In October, job creation in Germany was lower than usual for the autumn month amid slower economic activity and recessions in the country's main European markets. Analysts think the German jobs boom might come to an end.
In absolute figures, the number of Germans without work last month dropped by 35,000 to 2.75 million compared with the month of September, according to latest jobless figures released by the German Labor Agency (BA) Tuesday.
But compared with October 2011, the absolute figure was by about 16,000 unemployed higher, the agency noted, which marked the first time since February 2010 that a year-on-year jobless figure had changed for the worse.
In a further sign that the German jobs miracle of the past three years might come to an end, the BA's seasonally-adjusted jobless figure actually rose by 20,000 in October to reach 2.94 million.
Hiring in Germany normally rebounded strongly every October, the agency explained the decline, but last month the creation of new jobs was weaker than usual for the month.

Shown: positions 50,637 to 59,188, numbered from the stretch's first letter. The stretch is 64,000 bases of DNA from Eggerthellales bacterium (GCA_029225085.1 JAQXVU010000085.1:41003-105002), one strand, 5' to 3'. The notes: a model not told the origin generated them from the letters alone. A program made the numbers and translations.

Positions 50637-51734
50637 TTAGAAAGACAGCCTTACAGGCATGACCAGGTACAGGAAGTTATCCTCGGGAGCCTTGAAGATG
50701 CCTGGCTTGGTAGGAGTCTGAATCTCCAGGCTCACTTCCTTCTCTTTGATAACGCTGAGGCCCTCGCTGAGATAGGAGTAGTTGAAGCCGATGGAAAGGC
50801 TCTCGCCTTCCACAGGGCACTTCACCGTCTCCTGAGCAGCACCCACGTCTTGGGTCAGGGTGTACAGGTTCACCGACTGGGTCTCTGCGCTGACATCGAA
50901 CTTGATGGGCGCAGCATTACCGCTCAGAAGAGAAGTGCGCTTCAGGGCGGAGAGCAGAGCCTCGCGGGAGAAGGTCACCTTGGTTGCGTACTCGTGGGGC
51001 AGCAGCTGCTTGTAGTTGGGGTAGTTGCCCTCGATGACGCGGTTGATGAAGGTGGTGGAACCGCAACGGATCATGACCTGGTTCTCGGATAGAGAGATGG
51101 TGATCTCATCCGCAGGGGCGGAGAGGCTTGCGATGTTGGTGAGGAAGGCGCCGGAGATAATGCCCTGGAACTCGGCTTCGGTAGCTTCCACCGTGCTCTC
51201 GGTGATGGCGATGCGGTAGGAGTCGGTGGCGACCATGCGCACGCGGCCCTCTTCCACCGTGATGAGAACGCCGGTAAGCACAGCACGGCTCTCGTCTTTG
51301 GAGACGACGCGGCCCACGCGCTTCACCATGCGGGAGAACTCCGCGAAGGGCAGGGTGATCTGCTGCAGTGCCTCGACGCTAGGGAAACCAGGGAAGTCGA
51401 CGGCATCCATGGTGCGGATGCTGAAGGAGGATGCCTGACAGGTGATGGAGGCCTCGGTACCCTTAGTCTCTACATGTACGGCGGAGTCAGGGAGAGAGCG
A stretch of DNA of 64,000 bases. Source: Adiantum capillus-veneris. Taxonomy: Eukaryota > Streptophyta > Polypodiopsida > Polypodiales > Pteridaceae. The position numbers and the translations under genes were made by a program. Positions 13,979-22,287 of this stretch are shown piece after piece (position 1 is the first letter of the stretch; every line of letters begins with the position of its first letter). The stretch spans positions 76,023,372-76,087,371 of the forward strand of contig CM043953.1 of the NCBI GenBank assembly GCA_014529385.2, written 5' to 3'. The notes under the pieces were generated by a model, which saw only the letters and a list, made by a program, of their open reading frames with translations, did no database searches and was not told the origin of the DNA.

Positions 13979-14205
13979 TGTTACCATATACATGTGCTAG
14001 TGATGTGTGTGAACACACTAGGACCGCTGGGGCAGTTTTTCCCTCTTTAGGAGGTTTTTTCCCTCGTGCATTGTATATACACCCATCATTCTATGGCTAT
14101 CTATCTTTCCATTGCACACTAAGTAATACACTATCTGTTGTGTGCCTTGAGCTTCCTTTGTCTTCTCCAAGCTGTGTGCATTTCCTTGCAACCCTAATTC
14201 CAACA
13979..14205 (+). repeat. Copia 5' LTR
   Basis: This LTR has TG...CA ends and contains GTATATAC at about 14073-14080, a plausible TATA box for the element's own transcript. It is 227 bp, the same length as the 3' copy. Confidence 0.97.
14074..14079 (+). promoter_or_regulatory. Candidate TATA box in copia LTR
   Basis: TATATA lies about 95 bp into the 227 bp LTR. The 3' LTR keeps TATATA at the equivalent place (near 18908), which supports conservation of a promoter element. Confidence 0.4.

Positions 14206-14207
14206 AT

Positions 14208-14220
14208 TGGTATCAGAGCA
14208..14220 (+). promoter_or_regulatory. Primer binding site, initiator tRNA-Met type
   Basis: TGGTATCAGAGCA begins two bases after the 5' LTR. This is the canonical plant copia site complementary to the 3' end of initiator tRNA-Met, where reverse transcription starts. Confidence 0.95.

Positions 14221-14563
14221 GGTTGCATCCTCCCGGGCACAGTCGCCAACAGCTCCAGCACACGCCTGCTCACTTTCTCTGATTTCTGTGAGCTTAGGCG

"The weaker economic outlook is making itself felt on the labor market," said Labor Agency Chief Frank-Jürgen Weise, adding, however, that the labor market was still looking robust.
German economists had forecast seasonally-adjusted unemployment to rise slower at a rate of 10,000 jobless more in October. They now believe the German labor market will remain flat for the rest of the year.
Berenberg Bank analyst Christian Schulz described the monthly unemployment figure as the worst since the 2007 financial crisis. He told the Reuters news agency that he expected unemployment to fall not before the economy would rebound, possibly in the first half of 2013.
However, Stephan Rieke, economist with BHF Bank, told the same news agency that the labor market was strong enough to overcome the brief dent in economic growth expected in Germany for the rest of 2012.
uhe/jr (dpa, AFP, Reuters)